Sydney Morning Herald | 3 February 2021
Australia eyes new trade deal with Israel, focusing on cyber security, innovation
By Rob Harris
Australia will turn its attention towards clinching a trade agreement with Israel in a deal that would boost innovation, cyber security and defence.
Federal Trade Minister Dan Tehan will prioritise a deal between the two nations in the coming months as negotiations between the governments reach critical stages with the United Kingdom and the European Union.
Mr Tehan said he was keen to work “very quickly this year” on finalising a scoping study for an Israel-Australia free trade agreement by July with the hope to “move to something of more substance by end of the year”.
A similar feasibility study to scope the benefits of beginning trade negotiations with European Free Trade Association countries Iceland, Liechtenstein, Norway and Switzerland will also be undertaken this year.
Israel’s innovation eco-system is one of the most developed in the world, shaped by a sophisticated system of major global investors, start-ups, the Israeli military and universities. Its economy has been growing continuously for the past 16 years, averaging 3.8 per cent GDP growth annually.
Austrade, the federal government’s trade, investment and education promotion agency established one of its five innovation “landing pads” in Tel Aviv in 2016 as part of the National Innovation and Science Agenda. The landing pad offered early-stage Australian start-ups a platform to build links with local and multinational business partners in Israel.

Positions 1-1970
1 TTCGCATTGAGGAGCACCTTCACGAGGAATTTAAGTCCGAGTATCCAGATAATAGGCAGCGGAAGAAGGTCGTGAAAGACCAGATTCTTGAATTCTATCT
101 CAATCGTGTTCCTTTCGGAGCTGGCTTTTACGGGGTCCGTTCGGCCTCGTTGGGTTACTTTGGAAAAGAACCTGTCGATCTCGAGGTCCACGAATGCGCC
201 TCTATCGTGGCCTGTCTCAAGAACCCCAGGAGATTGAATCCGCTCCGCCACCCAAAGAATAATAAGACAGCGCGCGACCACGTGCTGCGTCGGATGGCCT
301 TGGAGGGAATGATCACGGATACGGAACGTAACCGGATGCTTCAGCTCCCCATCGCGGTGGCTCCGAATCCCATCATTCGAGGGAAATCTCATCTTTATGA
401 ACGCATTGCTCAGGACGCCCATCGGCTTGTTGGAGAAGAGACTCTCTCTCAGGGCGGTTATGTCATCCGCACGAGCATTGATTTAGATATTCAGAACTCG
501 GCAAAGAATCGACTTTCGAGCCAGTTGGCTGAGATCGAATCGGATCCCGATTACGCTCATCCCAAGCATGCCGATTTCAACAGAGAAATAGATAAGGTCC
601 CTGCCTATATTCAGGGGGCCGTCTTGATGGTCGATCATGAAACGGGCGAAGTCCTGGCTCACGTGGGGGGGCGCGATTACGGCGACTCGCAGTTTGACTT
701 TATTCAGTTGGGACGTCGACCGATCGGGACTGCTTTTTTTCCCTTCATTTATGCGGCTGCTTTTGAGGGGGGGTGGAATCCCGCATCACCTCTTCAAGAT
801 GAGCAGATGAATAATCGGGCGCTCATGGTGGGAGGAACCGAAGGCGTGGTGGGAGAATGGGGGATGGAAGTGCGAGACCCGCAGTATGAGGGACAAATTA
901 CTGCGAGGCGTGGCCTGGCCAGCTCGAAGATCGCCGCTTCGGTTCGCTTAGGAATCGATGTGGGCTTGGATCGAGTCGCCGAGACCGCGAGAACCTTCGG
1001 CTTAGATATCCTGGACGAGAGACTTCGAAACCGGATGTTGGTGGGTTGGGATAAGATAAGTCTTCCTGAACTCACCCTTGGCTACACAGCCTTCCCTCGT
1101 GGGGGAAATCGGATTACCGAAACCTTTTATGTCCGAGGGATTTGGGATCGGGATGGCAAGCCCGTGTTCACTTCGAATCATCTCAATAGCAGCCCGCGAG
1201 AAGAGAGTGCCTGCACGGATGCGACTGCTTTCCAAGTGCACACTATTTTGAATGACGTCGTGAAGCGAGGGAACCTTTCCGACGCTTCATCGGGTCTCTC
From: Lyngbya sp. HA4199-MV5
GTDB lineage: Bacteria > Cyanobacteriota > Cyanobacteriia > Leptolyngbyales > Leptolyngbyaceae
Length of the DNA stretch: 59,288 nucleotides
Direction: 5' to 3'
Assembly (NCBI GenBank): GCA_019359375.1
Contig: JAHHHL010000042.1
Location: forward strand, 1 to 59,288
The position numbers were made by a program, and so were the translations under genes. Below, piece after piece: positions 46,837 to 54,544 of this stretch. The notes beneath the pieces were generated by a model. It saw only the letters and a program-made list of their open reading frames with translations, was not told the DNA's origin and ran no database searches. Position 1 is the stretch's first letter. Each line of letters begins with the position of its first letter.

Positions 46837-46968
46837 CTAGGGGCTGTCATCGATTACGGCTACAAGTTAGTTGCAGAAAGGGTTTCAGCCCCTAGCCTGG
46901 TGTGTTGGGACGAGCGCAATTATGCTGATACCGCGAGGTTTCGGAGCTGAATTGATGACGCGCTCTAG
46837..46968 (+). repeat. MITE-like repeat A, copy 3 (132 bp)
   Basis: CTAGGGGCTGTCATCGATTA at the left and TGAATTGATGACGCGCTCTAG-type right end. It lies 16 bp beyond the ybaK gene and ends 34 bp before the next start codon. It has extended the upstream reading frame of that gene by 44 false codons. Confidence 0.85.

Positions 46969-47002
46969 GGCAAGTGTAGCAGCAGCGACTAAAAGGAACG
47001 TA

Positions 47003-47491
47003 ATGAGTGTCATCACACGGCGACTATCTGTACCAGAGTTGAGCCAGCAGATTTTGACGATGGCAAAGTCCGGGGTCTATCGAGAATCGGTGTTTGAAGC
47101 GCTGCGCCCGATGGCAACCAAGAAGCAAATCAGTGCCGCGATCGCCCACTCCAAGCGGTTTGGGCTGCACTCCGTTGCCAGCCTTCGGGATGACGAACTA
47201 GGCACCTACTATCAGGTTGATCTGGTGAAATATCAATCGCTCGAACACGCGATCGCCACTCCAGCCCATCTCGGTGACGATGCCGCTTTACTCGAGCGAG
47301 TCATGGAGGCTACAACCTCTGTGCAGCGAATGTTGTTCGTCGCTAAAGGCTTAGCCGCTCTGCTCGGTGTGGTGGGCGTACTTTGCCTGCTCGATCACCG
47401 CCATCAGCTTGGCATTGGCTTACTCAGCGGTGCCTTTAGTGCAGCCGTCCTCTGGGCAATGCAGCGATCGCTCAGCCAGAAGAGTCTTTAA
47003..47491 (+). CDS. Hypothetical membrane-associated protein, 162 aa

The two nations signed a Technological Innovation Cooperation Agreement in 2017, which included a bilateral funding to enable cooperation between Australian and Israeli companies.
Mr Tehan said he would soon begin discussions with the Israel Chamber of Commerce and other business groups in Australia with an interest in a free-trade agreement, in the hope of moving quickly to advance potential opportunities.
He said a free-trade pact would be a “logical next step for both nations” and it would be prioritised once negotiators working on UK and EU deals are finished at the end of the year.
“We hope we’ll have at least one completed this year” Mr Tehan said. “And then we will be ready to move on to FTA talks with Israel towards the end of this year.”
He said he was “very keen to be proactive” in seeking new markets for Australian exporters but he would be “principled” and “patient where necessary”.
Australia and Israel have a modest commercial relationship, with two-way goods and services trade amounting to nearly $1.3 billion, of which Australian exports were worth $393 million and imports from Israel $998 million.
In 2018, Australian investment in Israel totalled $976 million and Israeli investment in Australia was $310 million, mostly centred in the innovation sector.
Major merchandise exports to Israel have traditionally been live animals followed by plastic products, pearls and gems, beef, and aluminium. About 20 Israeli companies were listed on the Australian Stock Exchange, making Israel the third largest source of foreign company listings.
Mr Tehan said he hoped there would be be bipartisan support for the deal and rejected suggestions that relations between Israel and the Palestinian Authority would be a hurdle to clinching a deal.
He said Israel had several free-trade agreements, including with the European Union, despite Brussels’ support for the Palestinian Authority
“I see no reason why we shouldn’t be able to have a bipartisan commitment to such a free-trade agreement,” Mr Tehan said.